Alopecia Areata and Anxiety and Depression

Understandably, sudden hair loss can be extremely distressing, whether it’s bald patches on the scalp or total baldness that develops from head to toe. This is what happens in the case of Alopecia Areata and its more expansive iterations, Alopecia Totalis and Alopecia Universalis, autoimmune disorders which disrupt the hair growth cycle.

Therefore, it is perhaps unsurprising to learn that various studies have found people affected by any form of Alopecia Areata are more susceptible to mental health issues such as anxiety and depression.

A study carried out by researchers from Massachusetts General Hospital in Boston, USA, and published in the Journal of the American Academy of Dermatology on 1st June 2019, is the latest to explore these links.

Higher risk of anxiety and depression for people with Alopecia Areata

Teams from the hospital’s Dermatology and Neurology departments worked together to analyse existing literature surrounding the association between all forms of Alopecia Areata, anxiety, and depression.

After reviewing a total of eight clinical studies, it was concluded that patients with Alopecia Areata are ‘at a higher risk of both anxiety and depression’.

As the study author writes, ‘A total of 8 studies that included 6,010 patients with AA and 20,961 control patients were included in the quantitative analysis. These included 4 cross-sectional studies and 4 case-control studies. Analysis of these studies demonstrated a positive association with anxiety (pooled OR, 2.50; 95% CI, 1.54-4.06) and depression (pooled OR, 2.71; 95% CI, 1.52-4.82).

Healthcare professionals must be cognisant of this higher risk and consider routine assessment of these conditions and referral to appropriate providers when indicated.’

…and vice versa

In addition to studies backing the link between people with Alopecia Areata developing psychological conditions, there are also research findings claiming those with existing mental health problems may have a higher chance of developing Alopecia Areata, or one of its phenotypes.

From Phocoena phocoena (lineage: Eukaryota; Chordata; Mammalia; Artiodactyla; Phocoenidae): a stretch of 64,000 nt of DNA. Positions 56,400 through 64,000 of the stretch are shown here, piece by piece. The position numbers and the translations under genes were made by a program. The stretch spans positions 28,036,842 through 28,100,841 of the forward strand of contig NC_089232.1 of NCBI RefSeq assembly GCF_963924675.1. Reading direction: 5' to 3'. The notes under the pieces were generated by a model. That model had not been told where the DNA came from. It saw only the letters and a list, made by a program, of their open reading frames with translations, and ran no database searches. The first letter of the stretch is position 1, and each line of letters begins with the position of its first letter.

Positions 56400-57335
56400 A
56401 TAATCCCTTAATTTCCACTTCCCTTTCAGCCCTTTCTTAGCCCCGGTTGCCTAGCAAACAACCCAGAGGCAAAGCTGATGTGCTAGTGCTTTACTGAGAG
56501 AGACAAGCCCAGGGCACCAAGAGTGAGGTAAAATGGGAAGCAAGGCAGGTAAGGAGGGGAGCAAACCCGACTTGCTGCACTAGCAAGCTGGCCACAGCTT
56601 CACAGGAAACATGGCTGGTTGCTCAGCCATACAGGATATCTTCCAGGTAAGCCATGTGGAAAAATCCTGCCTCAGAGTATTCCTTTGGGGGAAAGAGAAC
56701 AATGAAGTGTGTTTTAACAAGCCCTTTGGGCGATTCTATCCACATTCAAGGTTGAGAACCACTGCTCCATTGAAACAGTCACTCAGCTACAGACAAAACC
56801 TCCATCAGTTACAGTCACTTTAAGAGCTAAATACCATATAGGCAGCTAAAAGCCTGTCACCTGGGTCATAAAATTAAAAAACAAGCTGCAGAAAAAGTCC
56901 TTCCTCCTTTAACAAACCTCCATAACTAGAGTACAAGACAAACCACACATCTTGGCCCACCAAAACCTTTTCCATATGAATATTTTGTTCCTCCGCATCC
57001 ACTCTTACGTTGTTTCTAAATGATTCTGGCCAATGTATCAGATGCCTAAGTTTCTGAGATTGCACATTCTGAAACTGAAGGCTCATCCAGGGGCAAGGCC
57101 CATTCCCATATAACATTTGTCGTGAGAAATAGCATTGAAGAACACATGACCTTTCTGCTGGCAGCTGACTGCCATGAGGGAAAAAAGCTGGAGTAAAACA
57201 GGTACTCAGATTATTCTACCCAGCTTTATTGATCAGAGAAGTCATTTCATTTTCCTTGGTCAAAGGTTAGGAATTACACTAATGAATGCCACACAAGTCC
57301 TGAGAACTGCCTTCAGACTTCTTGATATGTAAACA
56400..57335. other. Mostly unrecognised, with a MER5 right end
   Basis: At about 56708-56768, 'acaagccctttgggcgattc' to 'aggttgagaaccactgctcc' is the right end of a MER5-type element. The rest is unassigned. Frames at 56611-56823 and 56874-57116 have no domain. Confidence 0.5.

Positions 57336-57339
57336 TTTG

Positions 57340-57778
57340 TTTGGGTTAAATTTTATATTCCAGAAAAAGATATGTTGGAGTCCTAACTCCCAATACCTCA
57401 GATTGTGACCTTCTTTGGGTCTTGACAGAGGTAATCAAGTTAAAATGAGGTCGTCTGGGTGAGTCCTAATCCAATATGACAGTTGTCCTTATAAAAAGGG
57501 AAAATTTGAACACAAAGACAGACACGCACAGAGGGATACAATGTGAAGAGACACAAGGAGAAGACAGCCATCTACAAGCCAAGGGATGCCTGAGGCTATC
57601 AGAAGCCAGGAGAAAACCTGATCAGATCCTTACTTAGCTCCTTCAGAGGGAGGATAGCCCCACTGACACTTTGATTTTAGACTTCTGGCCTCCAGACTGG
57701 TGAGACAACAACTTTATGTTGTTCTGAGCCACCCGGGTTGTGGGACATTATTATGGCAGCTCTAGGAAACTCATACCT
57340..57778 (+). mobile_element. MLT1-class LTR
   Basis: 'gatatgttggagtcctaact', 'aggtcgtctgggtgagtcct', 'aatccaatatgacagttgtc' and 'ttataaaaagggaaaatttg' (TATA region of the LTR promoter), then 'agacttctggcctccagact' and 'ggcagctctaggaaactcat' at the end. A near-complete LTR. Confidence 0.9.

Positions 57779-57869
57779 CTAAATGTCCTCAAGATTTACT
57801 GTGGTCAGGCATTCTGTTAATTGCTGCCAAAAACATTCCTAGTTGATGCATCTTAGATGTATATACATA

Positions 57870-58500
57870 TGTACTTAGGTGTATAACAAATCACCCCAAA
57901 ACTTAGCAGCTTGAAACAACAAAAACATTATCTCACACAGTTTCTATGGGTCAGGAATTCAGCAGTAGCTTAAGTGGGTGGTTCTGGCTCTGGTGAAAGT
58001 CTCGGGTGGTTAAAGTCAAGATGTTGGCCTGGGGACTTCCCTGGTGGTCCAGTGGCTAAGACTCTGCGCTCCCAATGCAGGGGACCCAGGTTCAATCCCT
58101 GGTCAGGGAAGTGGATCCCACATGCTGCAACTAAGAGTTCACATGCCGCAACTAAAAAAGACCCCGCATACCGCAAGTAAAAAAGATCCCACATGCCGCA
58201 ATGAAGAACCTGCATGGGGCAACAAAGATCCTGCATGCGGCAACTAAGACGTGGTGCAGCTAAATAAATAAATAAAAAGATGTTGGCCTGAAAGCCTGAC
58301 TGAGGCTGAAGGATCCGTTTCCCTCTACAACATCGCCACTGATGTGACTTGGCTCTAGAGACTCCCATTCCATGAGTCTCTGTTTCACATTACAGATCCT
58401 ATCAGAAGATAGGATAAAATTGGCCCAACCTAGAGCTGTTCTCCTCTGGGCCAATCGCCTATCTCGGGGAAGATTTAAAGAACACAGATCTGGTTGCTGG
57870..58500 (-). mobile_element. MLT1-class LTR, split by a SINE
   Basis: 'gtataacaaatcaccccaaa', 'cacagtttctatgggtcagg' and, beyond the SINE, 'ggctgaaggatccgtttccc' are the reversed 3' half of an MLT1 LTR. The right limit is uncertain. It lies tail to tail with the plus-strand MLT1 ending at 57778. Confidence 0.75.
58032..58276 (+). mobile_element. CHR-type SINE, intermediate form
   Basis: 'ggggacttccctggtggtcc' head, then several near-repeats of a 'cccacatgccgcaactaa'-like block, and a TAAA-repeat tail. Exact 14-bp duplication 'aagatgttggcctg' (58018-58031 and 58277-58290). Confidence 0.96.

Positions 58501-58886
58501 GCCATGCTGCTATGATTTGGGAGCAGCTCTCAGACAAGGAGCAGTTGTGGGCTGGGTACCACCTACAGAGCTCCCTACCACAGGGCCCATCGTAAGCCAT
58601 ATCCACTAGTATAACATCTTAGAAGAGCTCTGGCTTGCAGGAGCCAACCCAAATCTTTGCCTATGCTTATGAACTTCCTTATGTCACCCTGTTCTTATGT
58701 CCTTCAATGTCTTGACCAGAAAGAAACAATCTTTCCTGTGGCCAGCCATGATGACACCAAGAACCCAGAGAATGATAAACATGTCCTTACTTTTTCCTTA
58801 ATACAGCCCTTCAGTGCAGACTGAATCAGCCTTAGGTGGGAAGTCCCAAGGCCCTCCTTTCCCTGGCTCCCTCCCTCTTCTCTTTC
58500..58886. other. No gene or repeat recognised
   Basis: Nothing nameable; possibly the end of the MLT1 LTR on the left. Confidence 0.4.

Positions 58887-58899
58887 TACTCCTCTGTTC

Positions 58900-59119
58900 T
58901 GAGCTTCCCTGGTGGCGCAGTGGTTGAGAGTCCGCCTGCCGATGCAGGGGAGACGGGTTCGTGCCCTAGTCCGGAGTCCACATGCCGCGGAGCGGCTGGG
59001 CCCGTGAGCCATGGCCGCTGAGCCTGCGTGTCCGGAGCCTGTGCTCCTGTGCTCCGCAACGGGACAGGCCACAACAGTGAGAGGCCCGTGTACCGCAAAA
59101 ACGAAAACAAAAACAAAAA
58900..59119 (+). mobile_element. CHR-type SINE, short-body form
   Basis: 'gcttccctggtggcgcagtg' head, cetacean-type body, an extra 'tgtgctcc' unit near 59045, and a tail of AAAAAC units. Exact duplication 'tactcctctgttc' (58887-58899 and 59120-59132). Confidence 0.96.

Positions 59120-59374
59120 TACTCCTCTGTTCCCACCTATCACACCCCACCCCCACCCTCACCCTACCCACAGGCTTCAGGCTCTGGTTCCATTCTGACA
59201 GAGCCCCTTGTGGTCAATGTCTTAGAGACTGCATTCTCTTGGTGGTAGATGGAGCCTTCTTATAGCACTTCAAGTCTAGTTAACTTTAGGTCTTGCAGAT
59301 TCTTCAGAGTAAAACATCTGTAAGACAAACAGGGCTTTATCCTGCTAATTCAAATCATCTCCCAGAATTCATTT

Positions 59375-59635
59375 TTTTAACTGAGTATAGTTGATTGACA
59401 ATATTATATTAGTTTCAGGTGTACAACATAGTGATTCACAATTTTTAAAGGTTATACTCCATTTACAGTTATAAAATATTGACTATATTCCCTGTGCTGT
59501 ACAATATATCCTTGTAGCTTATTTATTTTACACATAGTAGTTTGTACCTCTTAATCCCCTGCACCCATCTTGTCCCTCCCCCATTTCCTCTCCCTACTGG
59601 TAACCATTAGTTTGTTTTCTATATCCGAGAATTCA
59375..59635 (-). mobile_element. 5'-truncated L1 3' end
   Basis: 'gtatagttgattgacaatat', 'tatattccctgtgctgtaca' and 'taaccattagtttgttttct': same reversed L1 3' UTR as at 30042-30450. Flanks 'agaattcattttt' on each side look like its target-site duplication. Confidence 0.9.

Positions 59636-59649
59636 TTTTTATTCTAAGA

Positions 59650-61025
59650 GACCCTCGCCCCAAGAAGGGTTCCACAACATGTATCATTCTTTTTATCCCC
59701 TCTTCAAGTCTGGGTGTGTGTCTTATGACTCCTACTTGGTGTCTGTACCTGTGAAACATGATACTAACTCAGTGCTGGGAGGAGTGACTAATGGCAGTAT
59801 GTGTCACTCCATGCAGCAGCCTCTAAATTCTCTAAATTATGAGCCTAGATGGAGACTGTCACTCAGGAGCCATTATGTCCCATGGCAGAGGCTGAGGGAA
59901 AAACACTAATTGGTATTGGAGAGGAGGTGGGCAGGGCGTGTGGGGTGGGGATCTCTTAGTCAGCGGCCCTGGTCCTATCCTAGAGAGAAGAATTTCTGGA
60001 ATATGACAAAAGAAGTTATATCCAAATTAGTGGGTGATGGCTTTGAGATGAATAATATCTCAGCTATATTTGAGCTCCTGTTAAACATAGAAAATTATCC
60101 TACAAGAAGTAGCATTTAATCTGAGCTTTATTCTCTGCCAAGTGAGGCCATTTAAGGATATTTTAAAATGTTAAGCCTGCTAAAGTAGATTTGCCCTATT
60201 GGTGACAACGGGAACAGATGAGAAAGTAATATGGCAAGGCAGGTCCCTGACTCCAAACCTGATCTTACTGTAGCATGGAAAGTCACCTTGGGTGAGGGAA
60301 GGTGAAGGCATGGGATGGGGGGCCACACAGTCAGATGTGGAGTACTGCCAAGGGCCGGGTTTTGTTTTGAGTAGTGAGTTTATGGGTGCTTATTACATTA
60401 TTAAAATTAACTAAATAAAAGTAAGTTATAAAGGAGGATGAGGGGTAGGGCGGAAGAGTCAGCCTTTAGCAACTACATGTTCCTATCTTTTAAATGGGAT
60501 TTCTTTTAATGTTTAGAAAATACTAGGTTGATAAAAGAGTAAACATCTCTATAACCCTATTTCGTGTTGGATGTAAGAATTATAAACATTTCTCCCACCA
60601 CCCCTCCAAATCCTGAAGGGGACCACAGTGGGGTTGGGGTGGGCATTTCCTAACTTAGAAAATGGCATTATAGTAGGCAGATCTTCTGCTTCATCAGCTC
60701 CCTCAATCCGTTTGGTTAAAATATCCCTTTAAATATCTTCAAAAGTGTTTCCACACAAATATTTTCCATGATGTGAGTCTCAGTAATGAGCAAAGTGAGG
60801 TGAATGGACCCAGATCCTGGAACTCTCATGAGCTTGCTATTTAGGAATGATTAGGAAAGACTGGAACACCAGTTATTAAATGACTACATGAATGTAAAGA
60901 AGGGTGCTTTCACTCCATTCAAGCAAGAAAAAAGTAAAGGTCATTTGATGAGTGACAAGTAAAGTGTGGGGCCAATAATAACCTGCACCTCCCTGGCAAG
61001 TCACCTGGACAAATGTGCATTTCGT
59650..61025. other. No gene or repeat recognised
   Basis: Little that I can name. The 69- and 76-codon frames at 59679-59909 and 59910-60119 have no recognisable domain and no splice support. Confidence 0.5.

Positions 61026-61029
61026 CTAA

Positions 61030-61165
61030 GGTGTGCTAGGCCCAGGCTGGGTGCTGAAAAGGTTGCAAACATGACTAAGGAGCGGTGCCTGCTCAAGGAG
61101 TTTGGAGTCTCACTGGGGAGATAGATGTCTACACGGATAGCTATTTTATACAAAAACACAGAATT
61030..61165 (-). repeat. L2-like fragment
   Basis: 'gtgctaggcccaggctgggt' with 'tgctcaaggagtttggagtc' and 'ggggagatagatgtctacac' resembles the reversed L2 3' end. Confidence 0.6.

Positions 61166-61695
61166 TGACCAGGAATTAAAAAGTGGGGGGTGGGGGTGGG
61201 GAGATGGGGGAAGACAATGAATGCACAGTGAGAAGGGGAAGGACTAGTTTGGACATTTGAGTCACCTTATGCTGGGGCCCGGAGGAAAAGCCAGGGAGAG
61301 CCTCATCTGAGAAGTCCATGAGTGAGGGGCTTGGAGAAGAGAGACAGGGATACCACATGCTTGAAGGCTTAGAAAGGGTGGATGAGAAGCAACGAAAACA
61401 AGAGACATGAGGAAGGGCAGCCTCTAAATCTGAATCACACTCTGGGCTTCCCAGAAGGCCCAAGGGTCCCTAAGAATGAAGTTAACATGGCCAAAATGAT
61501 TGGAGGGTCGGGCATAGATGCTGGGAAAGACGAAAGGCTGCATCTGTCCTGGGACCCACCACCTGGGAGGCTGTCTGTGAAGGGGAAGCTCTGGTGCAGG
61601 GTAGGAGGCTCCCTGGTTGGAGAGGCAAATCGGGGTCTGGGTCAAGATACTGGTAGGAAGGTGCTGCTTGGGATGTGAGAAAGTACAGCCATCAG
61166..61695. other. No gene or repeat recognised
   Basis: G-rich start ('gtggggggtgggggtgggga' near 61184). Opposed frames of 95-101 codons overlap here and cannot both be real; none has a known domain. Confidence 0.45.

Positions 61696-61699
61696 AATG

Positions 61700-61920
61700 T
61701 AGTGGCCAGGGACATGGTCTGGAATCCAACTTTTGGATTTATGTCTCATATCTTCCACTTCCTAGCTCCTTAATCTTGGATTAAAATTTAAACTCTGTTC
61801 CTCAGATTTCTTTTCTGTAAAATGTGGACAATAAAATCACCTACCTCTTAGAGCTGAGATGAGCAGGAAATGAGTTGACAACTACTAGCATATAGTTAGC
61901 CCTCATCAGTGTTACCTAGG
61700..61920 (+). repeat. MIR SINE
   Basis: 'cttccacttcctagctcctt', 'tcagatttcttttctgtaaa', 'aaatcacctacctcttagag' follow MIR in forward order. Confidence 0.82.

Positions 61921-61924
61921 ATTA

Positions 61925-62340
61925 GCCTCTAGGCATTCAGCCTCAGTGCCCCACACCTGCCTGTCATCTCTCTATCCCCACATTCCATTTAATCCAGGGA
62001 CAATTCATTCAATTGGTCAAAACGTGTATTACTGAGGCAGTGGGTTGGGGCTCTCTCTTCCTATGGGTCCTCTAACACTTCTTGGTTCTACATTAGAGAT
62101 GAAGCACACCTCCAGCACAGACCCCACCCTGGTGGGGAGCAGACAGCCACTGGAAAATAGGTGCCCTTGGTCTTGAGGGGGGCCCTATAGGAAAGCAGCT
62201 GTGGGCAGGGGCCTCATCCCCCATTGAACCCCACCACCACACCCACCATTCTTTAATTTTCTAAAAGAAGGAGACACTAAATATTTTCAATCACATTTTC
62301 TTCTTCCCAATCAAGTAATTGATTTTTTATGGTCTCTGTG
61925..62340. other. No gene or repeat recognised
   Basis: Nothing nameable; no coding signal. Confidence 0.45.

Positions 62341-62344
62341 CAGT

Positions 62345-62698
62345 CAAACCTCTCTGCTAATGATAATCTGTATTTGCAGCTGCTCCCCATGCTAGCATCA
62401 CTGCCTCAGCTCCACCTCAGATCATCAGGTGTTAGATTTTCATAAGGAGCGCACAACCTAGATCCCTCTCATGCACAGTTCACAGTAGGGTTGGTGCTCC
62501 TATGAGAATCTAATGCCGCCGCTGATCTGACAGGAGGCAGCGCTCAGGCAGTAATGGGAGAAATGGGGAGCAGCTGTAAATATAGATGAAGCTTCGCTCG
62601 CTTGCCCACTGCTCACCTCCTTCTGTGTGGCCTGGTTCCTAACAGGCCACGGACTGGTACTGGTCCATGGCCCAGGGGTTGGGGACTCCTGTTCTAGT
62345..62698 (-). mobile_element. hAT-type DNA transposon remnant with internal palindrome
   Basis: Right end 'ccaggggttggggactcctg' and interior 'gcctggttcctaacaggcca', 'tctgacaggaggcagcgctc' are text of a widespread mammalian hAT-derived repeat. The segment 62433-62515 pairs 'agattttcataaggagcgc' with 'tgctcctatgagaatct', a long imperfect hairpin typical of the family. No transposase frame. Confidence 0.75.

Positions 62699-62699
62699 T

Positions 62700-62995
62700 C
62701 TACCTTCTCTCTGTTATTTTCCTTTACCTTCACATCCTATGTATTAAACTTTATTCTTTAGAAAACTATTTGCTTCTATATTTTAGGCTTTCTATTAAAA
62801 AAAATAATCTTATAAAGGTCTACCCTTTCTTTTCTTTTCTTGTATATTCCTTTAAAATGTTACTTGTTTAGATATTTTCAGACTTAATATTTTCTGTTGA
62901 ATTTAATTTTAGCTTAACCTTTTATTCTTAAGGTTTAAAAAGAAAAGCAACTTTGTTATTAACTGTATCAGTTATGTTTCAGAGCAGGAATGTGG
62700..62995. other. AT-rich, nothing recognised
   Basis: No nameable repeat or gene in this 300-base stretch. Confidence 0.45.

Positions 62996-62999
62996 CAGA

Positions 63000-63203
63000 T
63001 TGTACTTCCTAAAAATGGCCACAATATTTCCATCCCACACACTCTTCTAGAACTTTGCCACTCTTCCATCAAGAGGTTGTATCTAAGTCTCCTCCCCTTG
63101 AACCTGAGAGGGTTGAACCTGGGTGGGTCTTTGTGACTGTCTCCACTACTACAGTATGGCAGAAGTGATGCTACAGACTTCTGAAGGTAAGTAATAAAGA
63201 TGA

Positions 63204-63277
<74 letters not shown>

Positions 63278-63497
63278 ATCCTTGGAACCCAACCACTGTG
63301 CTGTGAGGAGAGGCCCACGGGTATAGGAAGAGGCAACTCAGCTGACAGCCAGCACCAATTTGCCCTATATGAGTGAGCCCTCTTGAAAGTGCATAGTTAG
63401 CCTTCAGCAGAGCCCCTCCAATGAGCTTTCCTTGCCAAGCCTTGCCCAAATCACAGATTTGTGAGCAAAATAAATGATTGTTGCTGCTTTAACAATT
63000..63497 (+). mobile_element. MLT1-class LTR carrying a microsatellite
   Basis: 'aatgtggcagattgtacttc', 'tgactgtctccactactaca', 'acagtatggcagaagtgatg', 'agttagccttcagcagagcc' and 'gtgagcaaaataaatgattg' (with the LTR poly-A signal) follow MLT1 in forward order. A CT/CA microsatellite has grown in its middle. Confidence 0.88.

Men and women who experience PTSD or intense stress have been shown to more prone to a later diagnosis of autoimmune hairloss. Furthermore, a pre-existing depression diagnosis has been shown to increase the risk of developing Alopecia Areata, Totalis or Universalis by up to 90 per cent.

A 2019 mortality study showed that adults with Alopecia Areata had a higher risk of dying from smoking-related diseases, such as lung cancer. As those who are stressed, depressed or anxious are believed to smoke more as a form of ‘self-medication’, this could be a relevant factor in the study’s outcome, providing another reason dealing with the psychological aspects of hair loss is so important.

Where patchy hair loss of the scalp-only is concerned, in the majority of cases this will resolve itself naturally within 12 months, though Alopecia Areata treatment may be used to help accelerate the hair regrowth process. The bald spots may come back in the future, as this condition is known to recur, but if or when this may happen is unpredictable.

For the more extensive forms, there are currently no significantly effective treatment options available, though many trials are underway and it is hoped that clinically-proven Alopecia Totalis and Universalis hair loss treatments, authorized by relevant medical regulators, should start to become available from around 2021.

About Brandon Ross MD